Just like making the batteries hard to replace, it doesn't help the customer, it costs the customer more to replace the battery and make Apple more money.

    Ignoring the concerns of the customer is never a good thing in the long run.
  3. xStep macrumors 68000

    Jan 28, 2003
    Less lost in L.A.
    No, it is not imperative to move to Swift. At least not yet. I know of two L.A. companies with different attitudes about moving to Swift. The first one has been taking a wait and see approach. They are not in any rush to move to Swift and have considered the upstart time required for their developers. The second company has taken the approach that any new code will be done with Swift unless there is a good reason to stick with Objective-C. Their developers have fully bought in to the benefits of Swift.

    I have no idea why changing a logo should be a big deal for any app. It's just an asset that should be easily swapped out for a new one. The language used shouldn't have any affect on it.

    I can appreciate your concern of trying to edit a language you do not know. There are enough differences in the language and practices of using it that can throw you for a spin. It can be arduous trying to learn a new language while being pressured to get a quick fix for bugs. Being pulled out of your daily comfort zone under time constraints can be strenuous.

    My personal take has been to wait to dive into Swift. I didn't want to muck around with language changes that Apple announced would happen. I've watched all of Apples Swift videos, been attending the local Swift meetups and listening in on the Swift discussions at NSCoder nights. Sometimes I think the benefits are over hyped. Were developers really having huge bug issues that Swift helps resolve. Swift isn't a magic bullet.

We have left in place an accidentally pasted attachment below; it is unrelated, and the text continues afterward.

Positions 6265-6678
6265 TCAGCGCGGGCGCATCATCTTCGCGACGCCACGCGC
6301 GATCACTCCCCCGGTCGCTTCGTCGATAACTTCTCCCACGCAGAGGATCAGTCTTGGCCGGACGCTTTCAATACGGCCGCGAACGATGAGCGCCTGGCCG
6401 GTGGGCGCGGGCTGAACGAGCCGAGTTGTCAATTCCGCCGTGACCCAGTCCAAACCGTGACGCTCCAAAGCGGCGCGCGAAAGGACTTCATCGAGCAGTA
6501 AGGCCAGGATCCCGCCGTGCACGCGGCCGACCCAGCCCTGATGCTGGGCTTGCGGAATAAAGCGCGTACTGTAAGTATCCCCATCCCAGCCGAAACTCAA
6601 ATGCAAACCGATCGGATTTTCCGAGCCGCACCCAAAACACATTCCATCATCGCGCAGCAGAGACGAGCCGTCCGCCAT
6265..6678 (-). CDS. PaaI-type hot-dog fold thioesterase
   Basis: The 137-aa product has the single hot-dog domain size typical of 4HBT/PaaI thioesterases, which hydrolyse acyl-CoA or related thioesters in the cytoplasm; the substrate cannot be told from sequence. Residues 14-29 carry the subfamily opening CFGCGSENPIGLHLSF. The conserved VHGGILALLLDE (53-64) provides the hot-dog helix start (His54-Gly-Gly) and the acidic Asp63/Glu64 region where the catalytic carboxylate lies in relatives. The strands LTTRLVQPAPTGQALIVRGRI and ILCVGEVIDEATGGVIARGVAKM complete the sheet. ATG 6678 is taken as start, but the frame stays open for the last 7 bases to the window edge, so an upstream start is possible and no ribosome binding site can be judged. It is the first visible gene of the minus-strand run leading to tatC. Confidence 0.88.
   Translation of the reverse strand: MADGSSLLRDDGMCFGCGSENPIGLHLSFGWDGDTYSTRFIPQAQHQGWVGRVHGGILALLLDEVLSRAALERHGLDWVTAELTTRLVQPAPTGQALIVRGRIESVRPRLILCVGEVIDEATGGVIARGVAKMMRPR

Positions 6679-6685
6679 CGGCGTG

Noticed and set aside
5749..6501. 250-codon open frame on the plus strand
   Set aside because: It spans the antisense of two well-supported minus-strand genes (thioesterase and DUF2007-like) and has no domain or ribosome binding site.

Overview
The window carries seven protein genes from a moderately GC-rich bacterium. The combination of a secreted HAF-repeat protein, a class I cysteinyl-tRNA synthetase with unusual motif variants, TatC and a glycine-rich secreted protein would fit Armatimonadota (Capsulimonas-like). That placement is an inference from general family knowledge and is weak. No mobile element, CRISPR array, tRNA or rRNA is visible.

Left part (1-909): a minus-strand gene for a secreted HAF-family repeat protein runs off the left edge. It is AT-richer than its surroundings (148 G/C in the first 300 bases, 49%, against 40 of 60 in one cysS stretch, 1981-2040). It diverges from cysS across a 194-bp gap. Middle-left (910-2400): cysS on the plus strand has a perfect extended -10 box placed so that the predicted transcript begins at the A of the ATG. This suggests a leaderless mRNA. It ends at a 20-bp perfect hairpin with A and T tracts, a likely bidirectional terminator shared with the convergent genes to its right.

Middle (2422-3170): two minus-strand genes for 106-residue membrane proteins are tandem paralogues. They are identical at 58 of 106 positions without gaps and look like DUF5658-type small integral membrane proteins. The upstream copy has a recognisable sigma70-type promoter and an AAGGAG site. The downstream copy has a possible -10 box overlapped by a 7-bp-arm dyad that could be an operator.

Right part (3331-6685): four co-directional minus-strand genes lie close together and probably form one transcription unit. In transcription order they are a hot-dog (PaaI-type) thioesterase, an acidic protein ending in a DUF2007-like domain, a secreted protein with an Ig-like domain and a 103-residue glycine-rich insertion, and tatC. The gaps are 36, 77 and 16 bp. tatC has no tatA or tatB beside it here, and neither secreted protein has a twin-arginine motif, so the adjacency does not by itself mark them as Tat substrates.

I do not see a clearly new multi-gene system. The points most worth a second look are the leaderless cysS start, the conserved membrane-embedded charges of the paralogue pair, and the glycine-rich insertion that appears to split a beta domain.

Last week I started a new small iOS project that uses 100% Swift. I'm tripping up of course but the idea for this phase is to simply learn the basics of Swift and it's version of the Cocoa calls. I'll dive deeper after the first pass of this project is completed. I need to learn about functional programming for instance and I'm sure that could change how I would structure this code.

    The reason I decided to now spend time on Swift is because I'm seeing more job ads requesting it. I also think with version 2.0 on the release horizon and Apple open sourcing it, we may be seeing a more stable language. Not that Apple won't change the language yet again, but perhaps those changes will be less dramatic. It will be nice to learn something new.

    Your post/rant suggests to me that you don't find the time to breath long enough to enjoy your accomplishments and pride in your work. That can't last long term. Perhaps you should look for a new company to work at.

    Since your company owner has bought into Swift, he should come up with a work schedule, or other means, that allows the rest of the team to use some work time to learn it. That will certainly cut into work that needs to be done, but somehow you'll need to catch up to his aspirations.